The trial court's disposition of the issues in this case by directed verdict in favor of defendant at the end of plaintiff's case was premature as to another phase of the issues framed by the pleadings. Not only must there be evidence of sufficient color of title, but there must also be evidence of adverse possession for the prescribed period. When a party relies upon adverse possession, his case must depend upon the facts disclosed in the testimony. Hyer v. Griffin, 55 Fla. 560, 46 So. 635 (1908). The elements of adverse possession must be proven by clear and positive proof. Culbertson v. Montanbault, 133 So.2d 772 (Fla.App.1961); Van Meter v. Kelsey, 91 So.2d 327 (1956).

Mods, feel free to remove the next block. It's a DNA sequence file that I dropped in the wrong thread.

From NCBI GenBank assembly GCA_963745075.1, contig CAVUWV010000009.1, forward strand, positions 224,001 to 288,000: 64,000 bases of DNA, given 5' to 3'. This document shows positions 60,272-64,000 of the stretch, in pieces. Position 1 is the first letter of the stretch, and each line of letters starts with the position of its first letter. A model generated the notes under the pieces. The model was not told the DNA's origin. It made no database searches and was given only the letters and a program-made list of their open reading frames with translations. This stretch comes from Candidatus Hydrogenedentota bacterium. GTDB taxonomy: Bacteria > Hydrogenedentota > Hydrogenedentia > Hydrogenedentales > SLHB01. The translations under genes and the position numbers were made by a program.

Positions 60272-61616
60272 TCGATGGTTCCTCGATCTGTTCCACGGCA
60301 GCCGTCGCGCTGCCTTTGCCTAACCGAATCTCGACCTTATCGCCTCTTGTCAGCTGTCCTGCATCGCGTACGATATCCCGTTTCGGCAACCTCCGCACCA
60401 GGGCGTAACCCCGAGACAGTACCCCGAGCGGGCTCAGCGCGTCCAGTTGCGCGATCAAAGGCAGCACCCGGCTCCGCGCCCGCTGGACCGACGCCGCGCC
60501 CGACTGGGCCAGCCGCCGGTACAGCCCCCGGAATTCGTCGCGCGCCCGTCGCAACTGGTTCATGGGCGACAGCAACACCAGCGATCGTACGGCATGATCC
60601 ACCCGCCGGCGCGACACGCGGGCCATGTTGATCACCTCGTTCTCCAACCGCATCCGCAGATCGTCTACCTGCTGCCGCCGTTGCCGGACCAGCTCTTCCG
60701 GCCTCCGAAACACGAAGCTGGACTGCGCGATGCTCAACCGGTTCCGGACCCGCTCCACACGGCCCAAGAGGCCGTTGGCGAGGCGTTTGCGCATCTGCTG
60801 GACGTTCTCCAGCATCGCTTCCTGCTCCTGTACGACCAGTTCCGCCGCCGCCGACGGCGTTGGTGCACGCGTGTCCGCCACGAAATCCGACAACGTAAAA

[*67] The rule with respect to directed verdicts in an ejectment action is not unlike that which is applicable to actions at law generally. Such directed verdicts should not be charged to the jury unless it is clear that there is no evidence whatever adduced that could in law support a verdict for the opposing party. If the evidence is in conflict, such conflicts should be resolved by the jury. Similarly, if there are conflicting reasonable inferences which may be adduced from the evidence, the case should be submitted to the jury as a question of fact and not taken from them and passed upon by the court as a question of law. Bass v. Ramos, 58 Fla. 161, 50 So. 945 (1909).
JOHNSON, C.J., and WIGGINTON, J., concur.